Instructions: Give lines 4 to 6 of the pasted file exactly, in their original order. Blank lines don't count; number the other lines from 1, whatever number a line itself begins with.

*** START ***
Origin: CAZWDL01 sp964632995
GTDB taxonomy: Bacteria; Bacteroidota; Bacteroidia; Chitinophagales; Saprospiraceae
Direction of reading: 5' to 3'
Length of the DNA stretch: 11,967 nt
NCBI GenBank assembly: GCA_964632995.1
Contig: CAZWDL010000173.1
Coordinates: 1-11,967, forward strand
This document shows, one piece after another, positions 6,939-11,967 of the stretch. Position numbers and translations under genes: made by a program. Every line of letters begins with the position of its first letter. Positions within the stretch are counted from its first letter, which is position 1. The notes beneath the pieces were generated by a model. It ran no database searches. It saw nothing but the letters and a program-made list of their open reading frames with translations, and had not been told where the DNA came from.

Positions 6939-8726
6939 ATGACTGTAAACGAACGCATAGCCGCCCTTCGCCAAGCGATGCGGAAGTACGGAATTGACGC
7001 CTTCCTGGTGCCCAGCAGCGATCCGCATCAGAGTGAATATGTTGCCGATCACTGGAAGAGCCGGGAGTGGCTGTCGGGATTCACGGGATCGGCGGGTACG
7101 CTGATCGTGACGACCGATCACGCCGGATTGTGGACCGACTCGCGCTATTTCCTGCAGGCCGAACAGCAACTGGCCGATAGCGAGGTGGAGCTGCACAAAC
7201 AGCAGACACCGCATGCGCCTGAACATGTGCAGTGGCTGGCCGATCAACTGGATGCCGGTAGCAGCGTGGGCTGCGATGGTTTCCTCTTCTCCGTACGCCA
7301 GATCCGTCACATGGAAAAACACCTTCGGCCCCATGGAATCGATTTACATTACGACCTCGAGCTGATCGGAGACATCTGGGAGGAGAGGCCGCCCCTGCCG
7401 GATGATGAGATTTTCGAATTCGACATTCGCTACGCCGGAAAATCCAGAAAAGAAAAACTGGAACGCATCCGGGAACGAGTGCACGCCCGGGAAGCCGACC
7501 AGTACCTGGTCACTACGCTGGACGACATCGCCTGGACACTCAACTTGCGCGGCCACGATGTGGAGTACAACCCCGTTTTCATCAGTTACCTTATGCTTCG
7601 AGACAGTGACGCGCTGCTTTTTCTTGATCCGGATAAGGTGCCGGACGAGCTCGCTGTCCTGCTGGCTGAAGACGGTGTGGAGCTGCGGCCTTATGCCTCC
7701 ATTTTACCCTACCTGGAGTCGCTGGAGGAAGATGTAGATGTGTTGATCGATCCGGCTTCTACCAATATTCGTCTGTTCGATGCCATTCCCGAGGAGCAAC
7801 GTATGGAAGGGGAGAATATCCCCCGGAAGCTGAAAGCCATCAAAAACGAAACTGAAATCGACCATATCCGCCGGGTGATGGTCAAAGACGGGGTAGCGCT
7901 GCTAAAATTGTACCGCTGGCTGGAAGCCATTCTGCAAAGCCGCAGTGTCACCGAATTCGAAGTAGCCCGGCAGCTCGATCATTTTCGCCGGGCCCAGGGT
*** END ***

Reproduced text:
Length of the DNA stretch: 11,967 nt
NCBI GenBank assembly: GCA_964632995.1
Contig: CAZWDL010000173.1